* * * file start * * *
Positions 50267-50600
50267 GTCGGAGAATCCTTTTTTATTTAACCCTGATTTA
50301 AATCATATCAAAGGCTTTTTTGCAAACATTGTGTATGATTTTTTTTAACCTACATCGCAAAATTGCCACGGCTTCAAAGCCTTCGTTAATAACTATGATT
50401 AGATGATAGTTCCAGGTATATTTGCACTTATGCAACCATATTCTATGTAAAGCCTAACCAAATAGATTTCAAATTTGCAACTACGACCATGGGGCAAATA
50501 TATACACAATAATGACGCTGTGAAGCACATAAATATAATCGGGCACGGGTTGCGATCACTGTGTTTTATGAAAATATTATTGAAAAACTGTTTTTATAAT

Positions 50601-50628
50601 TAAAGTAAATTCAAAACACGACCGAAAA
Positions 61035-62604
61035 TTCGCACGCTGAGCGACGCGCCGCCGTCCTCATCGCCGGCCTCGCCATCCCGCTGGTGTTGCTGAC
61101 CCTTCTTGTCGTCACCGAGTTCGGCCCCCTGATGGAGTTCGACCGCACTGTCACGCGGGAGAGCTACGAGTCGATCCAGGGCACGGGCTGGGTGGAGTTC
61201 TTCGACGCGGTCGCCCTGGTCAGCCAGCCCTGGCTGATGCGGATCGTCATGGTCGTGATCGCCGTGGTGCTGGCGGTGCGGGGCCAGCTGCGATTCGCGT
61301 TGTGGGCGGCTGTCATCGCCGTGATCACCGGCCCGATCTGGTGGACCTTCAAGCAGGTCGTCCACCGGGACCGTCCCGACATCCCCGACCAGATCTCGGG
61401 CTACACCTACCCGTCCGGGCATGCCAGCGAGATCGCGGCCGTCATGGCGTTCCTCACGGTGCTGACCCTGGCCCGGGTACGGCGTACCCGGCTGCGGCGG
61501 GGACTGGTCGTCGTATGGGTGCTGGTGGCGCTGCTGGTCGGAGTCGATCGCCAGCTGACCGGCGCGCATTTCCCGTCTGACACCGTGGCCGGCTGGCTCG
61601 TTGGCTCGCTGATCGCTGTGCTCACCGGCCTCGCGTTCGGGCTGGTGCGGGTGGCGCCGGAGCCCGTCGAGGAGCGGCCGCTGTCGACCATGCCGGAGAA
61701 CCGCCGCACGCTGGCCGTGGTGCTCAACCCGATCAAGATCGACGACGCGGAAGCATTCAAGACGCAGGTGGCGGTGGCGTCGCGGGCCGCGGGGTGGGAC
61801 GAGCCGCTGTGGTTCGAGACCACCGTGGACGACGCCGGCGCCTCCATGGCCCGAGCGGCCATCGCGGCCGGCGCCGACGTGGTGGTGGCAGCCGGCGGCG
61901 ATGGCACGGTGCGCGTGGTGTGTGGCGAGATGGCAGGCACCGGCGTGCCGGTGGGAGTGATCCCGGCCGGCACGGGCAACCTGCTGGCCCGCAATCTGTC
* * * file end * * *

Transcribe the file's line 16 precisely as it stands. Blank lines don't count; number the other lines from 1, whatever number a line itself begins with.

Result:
61701 CCGCCGCACGCTGGCCGTGGTGCTCAACCCGATCAAGATCGACGACGCGGAAGCATTCAAGACGCAGGTGGCGGTGGCGTCGCGGGCCGCGGGGTGGGAC